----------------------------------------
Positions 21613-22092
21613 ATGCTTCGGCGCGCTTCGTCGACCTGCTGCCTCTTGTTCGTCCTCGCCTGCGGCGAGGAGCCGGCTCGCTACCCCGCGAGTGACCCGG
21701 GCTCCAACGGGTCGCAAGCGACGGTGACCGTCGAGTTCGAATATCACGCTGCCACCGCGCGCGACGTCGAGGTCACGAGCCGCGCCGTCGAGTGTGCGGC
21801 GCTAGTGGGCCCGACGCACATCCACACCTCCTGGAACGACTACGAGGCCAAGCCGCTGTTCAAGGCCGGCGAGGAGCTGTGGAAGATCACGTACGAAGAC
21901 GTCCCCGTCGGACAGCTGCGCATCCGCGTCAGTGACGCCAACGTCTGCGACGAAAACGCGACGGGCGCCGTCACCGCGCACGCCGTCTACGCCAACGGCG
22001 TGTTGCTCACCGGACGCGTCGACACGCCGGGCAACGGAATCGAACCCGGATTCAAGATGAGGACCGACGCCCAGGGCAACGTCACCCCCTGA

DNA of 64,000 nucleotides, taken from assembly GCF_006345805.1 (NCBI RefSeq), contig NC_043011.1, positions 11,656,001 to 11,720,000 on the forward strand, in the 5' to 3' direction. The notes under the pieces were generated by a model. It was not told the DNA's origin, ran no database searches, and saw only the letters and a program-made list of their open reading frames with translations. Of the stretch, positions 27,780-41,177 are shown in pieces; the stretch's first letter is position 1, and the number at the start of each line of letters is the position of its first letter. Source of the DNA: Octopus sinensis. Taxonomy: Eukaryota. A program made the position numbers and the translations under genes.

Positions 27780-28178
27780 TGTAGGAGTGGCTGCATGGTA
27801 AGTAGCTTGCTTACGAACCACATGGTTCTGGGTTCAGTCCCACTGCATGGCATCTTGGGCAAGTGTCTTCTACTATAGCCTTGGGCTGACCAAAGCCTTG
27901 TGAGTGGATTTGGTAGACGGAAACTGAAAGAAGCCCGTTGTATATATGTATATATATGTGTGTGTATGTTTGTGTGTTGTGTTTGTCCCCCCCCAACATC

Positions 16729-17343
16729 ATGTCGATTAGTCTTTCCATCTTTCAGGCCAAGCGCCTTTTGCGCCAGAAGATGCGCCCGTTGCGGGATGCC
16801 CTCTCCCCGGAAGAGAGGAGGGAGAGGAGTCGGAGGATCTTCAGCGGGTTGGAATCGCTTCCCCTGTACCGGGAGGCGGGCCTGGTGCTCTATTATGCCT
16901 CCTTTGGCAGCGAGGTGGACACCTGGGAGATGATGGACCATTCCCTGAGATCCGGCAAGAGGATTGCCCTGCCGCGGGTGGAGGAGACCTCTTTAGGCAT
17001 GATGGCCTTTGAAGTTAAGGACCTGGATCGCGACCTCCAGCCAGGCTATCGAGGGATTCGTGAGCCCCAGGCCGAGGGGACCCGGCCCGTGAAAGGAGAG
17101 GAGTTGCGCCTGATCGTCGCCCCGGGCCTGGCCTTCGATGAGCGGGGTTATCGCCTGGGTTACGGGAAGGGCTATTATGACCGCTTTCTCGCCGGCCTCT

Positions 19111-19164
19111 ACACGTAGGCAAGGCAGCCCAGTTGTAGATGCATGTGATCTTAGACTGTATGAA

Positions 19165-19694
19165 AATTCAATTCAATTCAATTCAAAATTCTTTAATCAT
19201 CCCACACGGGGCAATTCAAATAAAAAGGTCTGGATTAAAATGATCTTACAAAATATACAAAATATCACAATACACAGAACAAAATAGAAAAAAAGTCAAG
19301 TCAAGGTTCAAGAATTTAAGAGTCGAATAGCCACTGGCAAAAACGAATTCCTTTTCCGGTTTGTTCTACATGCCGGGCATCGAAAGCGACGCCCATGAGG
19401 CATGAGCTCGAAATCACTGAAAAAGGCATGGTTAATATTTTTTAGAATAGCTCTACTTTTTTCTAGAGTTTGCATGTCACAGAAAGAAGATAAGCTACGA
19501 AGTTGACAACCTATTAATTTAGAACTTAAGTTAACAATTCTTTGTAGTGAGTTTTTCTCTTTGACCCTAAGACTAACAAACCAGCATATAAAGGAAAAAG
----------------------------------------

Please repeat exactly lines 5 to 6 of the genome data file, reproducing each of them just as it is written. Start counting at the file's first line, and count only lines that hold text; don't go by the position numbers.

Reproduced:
21901 GTCCCCGTCGGACAGCTGCGCATCCGCGTCAGTGACGCCAACGTCTGCGACGAAAACGCGACGGGCGCCGTCACCGCGCACGCCGTCTACGCCAACGGCG
22001 TGTTGCTCACCGGACGCGTCGACACGCCGGGCAACGGAATCGAACCCGGATTCAAGATGAGGACCGACGCCCAGGGCAACGTCACCCCCTGA